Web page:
Without advancing a stereotype, I’m the first to admit that despite having a fairly comprehensive wardrobe (ranging from sloppy t-shirts with kitschy sayings to blouses nearly crisp and starched enough they almost cause physical injury), there are days when I stand in my closet and haven’t the faintest idea what to wear. Now in my mid-twenties, I find myself naturally straying further away from the casual wear, leaning more toward more basic colors and silhouettes. This has also carried over into my now-growing professional wardrobe, which I’m being more cognizant of now that I’m out of school. Just today I made my way to the store, picking up some more career pieces.
In “Dress for the Job You Want”, Hewlett mocks one Swiss company’s (UBS), attempt to address work dress code, in a 43-page how-to of sorts, covering protocol on things like high heel height to hair coloring and makeup application expectations. Though excessive, undoubtedly, research conducted by other outlets reveals a true need in addressing corporate fashion and dress code.
Women, in particular, believed that dressing the part was a vital factor in attaining success: 53% of them felt aspiring female execs needed to toe a very conservative line, avoiding flashy make-up, plunging necklines, too-short or too-tight skirts, and long fingernails — exactly the sort of sartorial no-nos UBS spelled out. Indeed, half the women surveyed and 37% of the men considered appearance and EP to be intrinsically linked; they understood that if you don’t look the part of a leader, you’re not likely to be given the role. Far from imagining that appearance is a personal matter, they perceived that looking well-turned-out engenders self confidence, a trait they considered the bedrock of authentic leaders. (“Dress for the Job You Want“, Sylvia Ann Hewlett)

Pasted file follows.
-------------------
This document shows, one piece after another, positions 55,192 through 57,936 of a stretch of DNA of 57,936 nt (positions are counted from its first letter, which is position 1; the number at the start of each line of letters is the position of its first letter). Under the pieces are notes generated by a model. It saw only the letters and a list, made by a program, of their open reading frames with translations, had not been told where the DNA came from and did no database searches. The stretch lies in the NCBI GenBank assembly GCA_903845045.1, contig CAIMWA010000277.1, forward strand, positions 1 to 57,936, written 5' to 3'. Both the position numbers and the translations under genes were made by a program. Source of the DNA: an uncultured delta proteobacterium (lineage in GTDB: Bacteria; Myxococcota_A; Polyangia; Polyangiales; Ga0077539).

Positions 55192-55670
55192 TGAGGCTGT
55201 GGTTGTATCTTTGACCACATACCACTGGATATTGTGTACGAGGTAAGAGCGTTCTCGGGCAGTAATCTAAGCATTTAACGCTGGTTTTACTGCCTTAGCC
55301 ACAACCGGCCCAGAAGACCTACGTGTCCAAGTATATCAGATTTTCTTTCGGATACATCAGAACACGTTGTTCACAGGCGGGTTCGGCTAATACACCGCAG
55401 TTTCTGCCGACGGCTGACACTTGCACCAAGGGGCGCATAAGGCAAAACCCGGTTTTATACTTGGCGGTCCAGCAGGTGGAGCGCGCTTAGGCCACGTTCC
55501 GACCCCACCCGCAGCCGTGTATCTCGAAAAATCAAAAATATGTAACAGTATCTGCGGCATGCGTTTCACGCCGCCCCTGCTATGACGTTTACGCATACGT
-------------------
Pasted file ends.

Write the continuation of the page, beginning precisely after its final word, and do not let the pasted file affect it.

Looking professional and executive is struggle enough, but what about one’s sense of identity and personal style? As the article suggests:
The research also revealed, however, that it is one thing to grasp the importance of looking professional, and quite another to interpret the ever-shifting notions that define a professional appearance. Women, certainly, struggle more than men to achieve the look of leadership, a factor that contributes to their overall stall in middle- and upper-middle management. On the one hand, they’re told to conform; on the other, they’re advised to stand out. They’re told to downplay their sexuality, but warned against coming off as too mannish and threatening. They know they will be judged on their appearance, perhaps unreasonably so. (“Dress for the Job You Want“, Sylvia Ann Hewlett)
What’s the message here? It depends on who you ask and what you’re willing to put into practice. Unless and until organizations communicate the dress code expectations required of their employees, it’s inevitable that a fashion faux pas or two may occur. UBS may have been a little heavy handed in their expectations, but ultimately, employees should know what is appropriate and tolerated and what simply isn’t. Personal style should only be incorporated into the workplace so long as it aligns with the organization’s image. That said, when in doubt, ask! If you’re unsure what may or may not be acceptable, asking for a refresher on the dress code isn’t out of the question, nor is doing a little research in the event you’re hesitant to ask. When in doubt, go the conservative route and think basics. And if you’re a girl, like me, who needs a pop of color in her life, a tasteful, colorful accessory will probably keep everyone satisfied.
For more resources on corporate fashion, check out the 20 Best Fashion Blogs for Professional Women.